If given the choice between beginning a job search and enduring a transatlantic flight in the middle seat between two screaming toddlers, most would choose the latter. There’s no way to glorify the pain that online applications, resume revisions, and appropriate interview small talk can inflict on a person.
We won’t try to put lipstick on a pig. In fact, these jobs statistics will most definitely cause a bit of discomfort. Companies mislead applicants, employees are unhappy at work, and wage growth is basically stagnant. But by knowing what to expect in your next career endeavor, you’ll actually be ahead of the game should you face workplace challenges down the road.
Or maybe you need a little kick in the pants to regain that competitive motivation that got you to where you are in your career today. Let’s take a look at some of the most concerning job statistics that’ll hopefully help get you back into the game.
1. Age bias is real
Job discrimination for older workers is making it tough to find and keep a steady job. A AARP survey notes 48% of people age 50 and over have either witnessed or experienced age discrimination in the workplace.
Now more than ever, employees are forced to find other ways to stay relevant in their positions. Companies fear older employees simply aren’t worth the investment. And workers have reported being laid off, fired, not hired for a job, or passed up for a promotion due to age.
Next: Mislead about a job? You’re not alone.
2. Many report being misled in a job interview
As if just searching for a job isn’t disheartening enough, now we’ve got to worry about whether the wool’s been pulled over our eyes about what’s expected of us come training day.
A survey found 23% of participants reported feeling misled during a job interview. Even more, 3 out of 10 job seekers felt it was often difficult to receive accurate information about the day-to-day details of a job during the interview process. Overly eager employees fail to ask the appropriate questions to ensure the job is not only a means to an end, but a match for their personal needs.
Next: Misery is pain.
3. More people are utterly miserable at their job
About 52% of full-time employees in America feel more stressed today at work than they did one year ago, according to a workplace study done by Udemy. Workplace stress and happiness leads to certain health dangers. And unfortunately, many stress factors are beyond our control. Sixty percent of U.S. workers are stressed all or most of the time at work because of outside triggers, such as the political climate (50%), or inside triggers, such as a fear of losing their job (43%) or changing job responsibilities (52%).
And being unhappy at work can cost you more than just a salary. There’s a strong correlation between workplace stress and serious illness, such as heart disease and anxiety. A newer study also linked job hatred to a shorter lifespan, so choose your career wisely. One could say your choice is a matter of life and death.
Next: You’ll probably work past age 65.
4. People are staying in the workforce longer
Baby boomers are moving past retirement age and remaining in the workforce longer than prior generations did. The percentage of workers ages 65 and older in full-time jobs more than doubled from 4% in 2002 to 9% in 2016. Whether it’s due to a lack of adequate savings or an inherent desire to keep working longer, retirement seems to be getting further and further away for some. Either way, retiring at 65 is no longer guaranteed.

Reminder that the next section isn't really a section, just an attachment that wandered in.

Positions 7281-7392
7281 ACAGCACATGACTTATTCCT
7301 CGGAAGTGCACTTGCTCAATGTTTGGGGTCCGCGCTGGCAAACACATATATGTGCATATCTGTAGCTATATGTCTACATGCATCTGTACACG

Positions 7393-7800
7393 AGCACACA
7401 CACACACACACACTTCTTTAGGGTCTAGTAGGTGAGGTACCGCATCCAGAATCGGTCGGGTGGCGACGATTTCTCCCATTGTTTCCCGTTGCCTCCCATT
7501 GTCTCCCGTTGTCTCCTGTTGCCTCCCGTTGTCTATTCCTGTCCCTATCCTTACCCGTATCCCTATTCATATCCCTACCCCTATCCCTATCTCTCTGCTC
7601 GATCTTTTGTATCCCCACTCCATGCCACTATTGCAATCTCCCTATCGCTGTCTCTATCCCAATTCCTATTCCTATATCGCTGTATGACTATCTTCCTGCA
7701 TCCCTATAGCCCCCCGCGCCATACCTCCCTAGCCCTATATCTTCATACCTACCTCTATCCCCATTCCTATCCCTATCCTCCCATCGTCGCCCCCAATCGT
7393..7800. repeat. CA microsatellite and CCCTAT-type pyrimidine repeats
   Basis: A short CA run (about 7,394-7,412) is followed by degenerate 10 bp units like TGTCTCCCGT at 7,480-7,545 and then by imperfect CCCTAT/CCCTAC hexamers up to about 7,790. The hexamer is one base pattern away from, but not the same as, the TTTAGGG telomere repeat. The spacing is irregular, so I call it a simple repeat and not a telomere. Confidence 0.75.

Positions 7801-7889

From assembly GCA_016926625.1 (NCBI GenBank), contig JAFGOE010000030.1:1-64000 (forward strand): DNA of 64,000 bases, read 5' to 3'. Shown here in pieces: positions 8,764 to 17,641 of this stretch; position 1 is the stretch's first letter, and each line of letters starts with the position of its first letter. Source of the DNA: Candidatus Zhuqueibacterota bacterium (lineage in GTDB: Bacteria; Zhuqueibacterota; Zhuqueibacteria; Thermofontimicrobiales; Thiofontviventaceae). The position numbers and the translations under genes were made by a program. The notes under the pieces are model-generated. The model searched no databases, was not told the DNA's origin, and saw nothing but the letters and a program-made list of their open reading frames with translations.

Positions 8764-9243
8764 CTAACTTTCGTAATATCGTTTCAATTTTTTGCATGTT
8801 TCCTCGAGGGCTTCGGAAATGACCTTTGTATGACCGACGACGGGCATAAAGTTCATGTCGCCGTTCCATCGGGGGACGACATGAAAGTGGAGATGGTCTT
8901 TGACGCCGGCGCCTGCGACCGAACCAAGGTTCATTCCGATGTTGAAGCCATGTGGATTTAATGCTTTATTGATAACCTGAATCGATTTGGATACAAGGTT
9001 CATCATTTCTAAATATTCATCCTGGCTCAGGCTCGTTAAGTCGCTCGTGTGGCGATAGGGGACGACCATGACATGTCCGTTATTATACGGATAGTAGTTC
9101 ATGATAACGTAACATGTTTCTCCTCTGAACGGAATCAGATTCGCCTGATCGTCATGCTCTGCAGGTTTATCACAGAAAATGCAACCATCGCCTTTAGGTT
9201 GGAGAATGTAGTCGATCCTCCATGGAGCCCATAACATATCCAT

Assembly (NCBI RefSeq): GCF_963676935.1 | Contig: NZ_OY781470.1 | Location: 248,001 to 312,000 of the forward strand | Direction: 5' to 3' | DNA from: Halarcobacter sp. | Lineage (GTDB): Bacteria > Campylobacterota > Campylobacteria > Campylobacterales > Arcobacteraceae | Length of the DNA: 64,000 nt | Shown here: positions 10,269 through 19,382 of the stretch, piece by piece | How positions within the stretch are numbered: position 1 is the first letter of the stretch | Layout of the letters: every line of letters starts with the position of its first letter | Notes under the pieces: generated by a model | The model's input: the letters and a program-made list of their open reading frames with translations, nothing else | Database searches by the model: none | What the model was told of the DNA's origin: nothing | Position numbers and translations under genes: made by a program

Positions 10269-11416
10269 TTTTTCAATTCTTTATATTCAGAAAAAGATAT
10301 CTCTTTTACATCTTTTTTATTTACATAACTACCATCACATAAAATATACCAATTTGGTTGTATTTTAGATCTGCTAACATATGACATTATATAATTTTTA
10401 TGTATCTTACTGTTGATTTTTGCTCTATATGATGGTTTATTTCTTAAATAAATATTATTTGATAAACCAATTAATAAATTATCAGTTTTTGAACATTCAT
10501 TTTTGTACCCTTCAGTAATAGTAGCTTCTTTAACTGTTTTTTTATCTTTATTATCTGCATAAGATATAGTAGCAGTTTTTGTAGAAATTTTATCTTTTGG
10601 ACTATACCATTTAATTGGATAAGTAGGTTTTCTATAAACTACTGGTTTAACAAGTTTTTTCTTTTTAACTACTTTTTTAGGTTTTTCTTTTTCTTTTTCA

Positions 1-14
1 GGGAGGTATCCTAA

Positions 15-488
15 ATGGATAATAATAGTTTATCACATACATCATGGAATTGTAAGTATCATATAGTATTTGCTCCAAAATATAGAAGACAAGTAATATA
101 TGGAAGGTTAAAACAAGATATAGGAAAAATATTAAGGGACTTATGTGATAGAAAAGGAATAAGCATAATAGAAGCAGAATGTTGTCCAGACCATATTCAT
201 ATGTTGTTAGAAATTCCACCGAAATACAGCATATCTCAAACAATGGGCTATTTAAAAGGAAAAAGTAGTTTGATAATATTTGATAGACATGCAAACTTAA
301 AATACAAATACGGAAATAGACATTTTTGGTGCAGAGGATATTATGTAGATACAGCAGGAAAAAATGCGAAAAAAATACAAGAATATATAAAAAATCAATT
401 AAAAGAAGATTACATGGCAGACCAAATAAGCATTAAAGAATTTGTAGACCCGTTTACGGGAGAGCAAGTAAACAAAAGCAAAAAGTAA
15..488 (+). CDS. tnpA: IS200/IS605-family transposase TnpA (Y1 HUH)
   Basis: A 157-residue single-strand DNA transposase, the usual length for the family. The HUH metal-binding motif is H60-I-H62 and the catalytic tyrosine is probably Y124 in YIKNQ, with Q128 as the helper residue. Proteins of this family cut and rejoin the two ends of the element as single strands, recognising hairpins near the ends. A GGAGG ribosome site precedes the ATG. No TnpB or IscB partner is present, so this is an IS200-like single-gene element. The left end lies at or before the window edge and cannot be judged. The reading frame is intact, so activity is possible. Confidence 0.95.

Next: Don’t expect to hear back from an application.
5. Professional ghosting is becoming more common
Unfortunately, the dating and professional worlds are colliding — and not in a fun way. Ghosting, a term typically used to describe a point in which all communication between you and another person ceases in the dating world, is now being applied to the job search. Just because you’ve had a great interview with a company doesn’t mean you’ll get any type of response or feedback from the team. CareerBuilder says 75% of workers who applied to jobs in the past year never heard back from the employer, regardless of the decision to move forward.
Many hiring personnel are choosing a vow of silence to avoid becoming the bad guy. And though unprofessional, they feel they need to dodge confrontation when announcing a job is no longer available.
Next: You’ll work way more than 40 hours a week.
6. There’s pressure to work well beyond traditional work hours
Over 85% of U.S men and 66% of women work more than 40 hours per week. And they work over 258 hours more per year than Europeans, equating to about an hour more time spent at the office each day. Now more than ever, workers forgo vacation to appear more dedicated to their work and avoid missing out on a raise. Employers can never actually say that they expect workers to go beyond the traditional 9-to-5 effort, but we all know the promotion usually goes to the one putting in the most hours.
Sure, you can skate by doing the bare minimum — or shall we say the norm — but only if you’re comfortable staying put on your career ladder rung. And as living expenses continue to multiply and expand each year, you’ll come to regret that decision quickly.
Next: What yearly pay raise?
7. Say goodbye to yearly pay raises
Maybe working such long hours would be worth it if the money was good, right? Unfortunately, Roy Bahat tells MarketWatch future employees should say goodbye to the old expectation of earning more money each year. “The idea that we have a steadily advancing pay scale will be questioned. People will be paid based on what they can do.”
More and more companies are abandoning the annual pay raise because it does little to keep an employee at a job if they’re already unhappy in their situation. While some companies, such as GE, are placing heightened importance on variable pay methods, including bonuses for good performance, other unrecognized employees might be forced to seek employment elsewhere if they want more money.